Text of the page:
FRET, or Forster Resonance Energy Transfer, is a phenomenon where closely matched pairs of fluorophores are used to determine spatial proximity in molecular and protein-protein interactions. Three criteria must be met for efficient FRET to occur between the donor and acceptor chromophores:
1. Strong spectral overlap between the emission spectrum of the donor and the excitation spectrum of the acceptor
2. Close proximity of the donor and acceptor chromophores (<10 nm)
3. Alignment of the transition dipoles of the two molecules
When these criteria are met, the energy is non-radiatively transferred from the donor to the acceptor. As a result, the donor's fluorescence intensity goes down (and it's excited-state lifetime is shortened) and the acceptor's fluorescence intensity goes up.
As described above, the donor and acceptor chromophores need to have a large spectral overlap, which, while creating the conditions for effective energy transfer, also results in spectral bleed through (SBT) and can be a problem in FRET measurements. Because excitation and emission spectra are very wide, there is bleed through in both directions. A small percentage of acceptor molecules can be directly excited by the donor's excitation, and simultaneously, a small percentage of donor emission can pass through the acceptor's emission filter.
The development of SBT correction techniques have been critical to the evolution of FRET as a useful and widely used application. These SBT correction techniques—which include software development, fluorescence lifetime imaging (FLIM) correlation, and photo bleaching techniques—have reached a degree of sophistication that improves the efficacy of FRET. Similarly, the development of microscopy techniques such as one-photon, two-photon (multiphoton), confocal, and TIRF are all contributing to the growing effectiveness and ease of FRET experiments.
Filter & Microscope Configurations for FRET
The filter components required for FRET experiments are not esoteric. As in any fluorescence microscopy application, an excitation filter is required for exciting the donor fluorophore, and a dichroic mirror is required for separating donor excitation energy from both donor and acceptor emission energy. Unlike typical fluorescence applications, however, two emission filters are required, one for the acceptor fluorophore, or FRET emission, and one for the donor fluorophore in order to correct for signal bleed thru. For the most part, the filter components used for FRET are identical to those used for epifluorescence applications, providing that the dichroic mirror transmits both emission wavelengths. More important than the selection of filters is an understanding of the physical configuration of the microscope hardware to be used in the FRET experiment. At issue are critical experimental variables, such as time and image registration. While the ideal setup may not be affordable or available to all researchers interested in FRET studies, it is nonetheless important to understand the pros and cons of the available hardware and filter set configurations.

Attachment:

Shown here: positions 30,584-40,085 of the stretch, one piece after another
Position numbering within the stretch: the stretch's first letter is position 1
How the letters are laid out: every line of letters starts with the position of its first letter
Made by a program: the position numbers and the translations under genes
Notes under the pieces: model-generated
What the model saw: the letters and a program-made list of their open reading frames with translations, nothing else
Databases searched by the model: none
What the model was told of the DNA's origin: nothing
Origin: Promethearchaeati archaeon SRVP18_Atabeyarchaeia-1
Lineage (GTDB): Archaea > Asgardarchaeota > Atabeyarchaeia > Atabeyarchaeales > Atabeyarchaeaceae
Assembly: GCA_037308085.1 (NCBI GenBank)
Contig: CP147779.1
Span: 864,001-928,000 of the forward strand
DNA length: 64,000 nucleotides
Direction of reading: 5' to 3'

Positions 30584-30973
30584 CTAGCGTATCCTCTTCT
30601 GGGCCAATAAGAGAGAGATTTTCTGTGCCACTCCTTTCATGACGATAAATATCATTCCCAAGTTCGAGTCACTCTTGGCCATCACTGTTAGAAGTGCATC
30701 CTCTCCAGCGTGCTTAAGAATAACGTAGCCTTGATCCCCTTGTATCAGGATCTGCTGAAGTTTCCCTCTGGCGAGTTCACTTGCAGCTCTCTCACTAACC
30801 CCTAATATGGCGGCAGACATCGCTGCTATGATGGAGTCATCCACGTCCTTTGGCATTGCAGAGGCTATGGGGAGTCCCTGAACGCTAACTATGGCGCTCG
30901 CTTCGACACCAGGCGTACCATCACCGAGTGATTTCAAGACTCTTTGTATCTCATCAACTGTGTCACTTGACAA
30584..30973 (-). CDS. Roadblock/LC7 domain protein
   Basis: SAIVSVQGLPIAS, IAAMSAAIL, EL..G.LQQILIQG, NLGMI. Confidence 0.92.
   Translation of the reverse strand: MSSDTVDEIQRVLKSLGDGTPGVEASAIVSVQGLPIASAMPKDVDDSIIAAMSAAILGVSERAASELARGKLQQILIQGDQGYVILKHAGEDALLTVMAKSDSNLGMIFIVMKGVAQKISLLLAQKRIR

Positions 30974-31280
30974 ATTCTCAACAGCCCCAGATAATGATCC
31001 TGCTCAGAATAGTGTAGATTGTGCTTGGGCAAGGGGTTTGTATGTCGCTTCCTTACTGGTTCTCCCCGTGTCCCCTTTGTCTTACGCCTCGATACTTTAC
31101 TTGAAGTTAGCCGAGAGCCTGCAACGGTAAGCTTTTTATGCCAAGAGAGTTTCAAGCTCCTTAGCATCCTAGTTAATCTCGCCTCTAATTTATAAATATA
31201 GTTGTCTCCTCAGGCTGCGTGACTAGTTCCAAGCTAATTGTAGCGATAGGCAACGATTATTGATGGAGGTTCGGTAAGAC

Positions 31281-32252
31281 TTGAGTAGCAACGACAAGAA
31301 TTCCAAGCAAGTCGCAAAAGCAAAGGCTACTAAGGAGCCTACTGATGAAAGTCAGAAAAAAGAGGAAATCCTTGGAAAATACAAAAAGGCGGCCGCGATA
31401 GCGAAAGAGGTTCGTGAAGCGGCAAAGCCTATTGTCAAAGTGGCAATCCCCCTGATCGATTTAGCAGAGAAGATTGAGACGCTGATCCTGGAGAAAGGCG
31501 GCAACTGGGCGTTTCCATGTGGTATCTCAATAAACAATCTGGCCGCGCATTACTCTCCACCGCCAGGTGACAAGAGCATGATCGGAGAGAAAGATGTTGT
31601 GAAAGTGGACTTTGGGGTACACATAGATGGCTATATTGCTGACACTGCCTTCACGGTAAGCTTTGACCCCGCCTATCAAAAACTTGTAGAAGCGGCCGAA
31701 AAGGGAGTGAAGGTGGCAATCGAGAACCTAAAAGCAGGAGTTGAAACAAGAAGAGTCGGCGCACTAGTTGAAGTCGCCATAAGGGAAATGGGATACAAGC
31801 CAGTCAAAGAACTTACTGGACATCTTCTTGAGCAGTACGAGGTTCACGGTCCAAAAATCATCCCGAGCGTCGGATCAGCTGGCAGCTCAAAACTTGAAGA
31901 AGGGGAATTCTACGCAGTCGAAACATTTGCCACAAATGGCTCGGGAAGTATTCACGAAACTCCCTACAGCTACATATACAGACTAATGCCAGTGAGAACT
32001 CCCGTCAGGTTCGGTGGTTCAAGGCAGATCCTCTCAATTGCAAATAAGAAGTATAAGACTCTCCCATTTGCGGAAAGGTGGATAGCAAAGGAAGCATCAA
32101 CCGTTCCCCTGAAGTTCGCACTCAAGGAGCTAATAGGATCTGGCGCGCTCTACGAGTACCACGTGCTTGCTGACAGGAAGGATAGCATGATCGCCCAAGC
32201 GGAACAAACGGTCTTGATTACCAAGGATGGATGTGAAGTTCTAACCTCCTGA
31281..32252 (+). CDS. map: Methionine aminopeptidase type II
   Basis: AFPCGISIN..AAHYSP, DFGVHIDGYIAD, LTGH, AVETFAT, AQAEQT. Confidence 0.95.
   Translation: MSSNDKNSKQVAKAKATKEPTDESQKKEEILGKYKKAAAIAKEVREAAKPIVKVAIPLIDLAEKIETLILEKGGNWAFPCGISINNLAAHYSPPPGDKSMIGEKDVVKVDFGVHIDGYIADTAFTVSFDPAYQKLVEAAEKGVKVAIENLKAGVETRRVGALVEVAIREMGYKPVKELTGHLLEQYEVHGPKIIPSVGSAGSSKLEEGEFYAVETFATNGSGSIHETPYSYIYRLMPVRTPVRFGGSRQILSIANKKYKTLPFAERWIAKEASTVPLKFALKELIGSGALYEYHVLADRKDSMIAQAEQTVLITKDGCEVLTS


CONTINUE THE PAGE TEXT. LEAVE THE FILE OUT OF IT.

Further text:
1. Simultaneous Multi-view Microscope Configurations
For dynamic imaging of FRET due to protein-protein or other intermolecular interactions, the preferred setup allows the simultaneous visualization of both donor and acceptor signals. This arrangement is achieved with a series of dichroic mirrors and detectors arranged in a sequential manner such that different wavelengths are imaged onto each detector at the same time. The detectors are aligned so they are in perfect registration. Real-time corrections of bleed through can be accomplished using this method. Because the signals are acquired at the same time, it is the best method to use for imaging of live specimens. It is costly to set up, but robust because there are no moving parts in the system.
2. Emission Filter Wheels for Microscopes
The next best option is to use a filter wheel for fast-switching between donor and acceptor emission filters. When using a filter wheel in front of the detector, the filter cube is equipped with an excitation filter and dichroic mirror with the emission side left empty. When the donor and acceptor filters are loaded in the filter wheel, switching can be accomplished in ~50 ms which is fast enough for many biological processes. Because a single detector is used, this method is less expensive, but there may be subtle shifts in image registration due to movement of the filter wheel and variations between the filters.
3. Separate Filter Cubes
Without a multi-view attachment or emission filter wheel, researchers must fall back on a third hardware configuration for FRET, which involves using a separate filter cube for both donor and acceptor fluorescence. In this configuration, while each cube has an exciter, dichroic and emitter, it is extremely important to remember that the exciter and dichroic in both sets are identical. While this hardware configuration allows for the discreet collection of donor and acceptor fluorescence, it is slow (usually dependent on users explicitly changing filter cubes) and the most susceptible to subtle image registration shifts. It is most appropriate for fixed samples or those that are changing very slowly over time.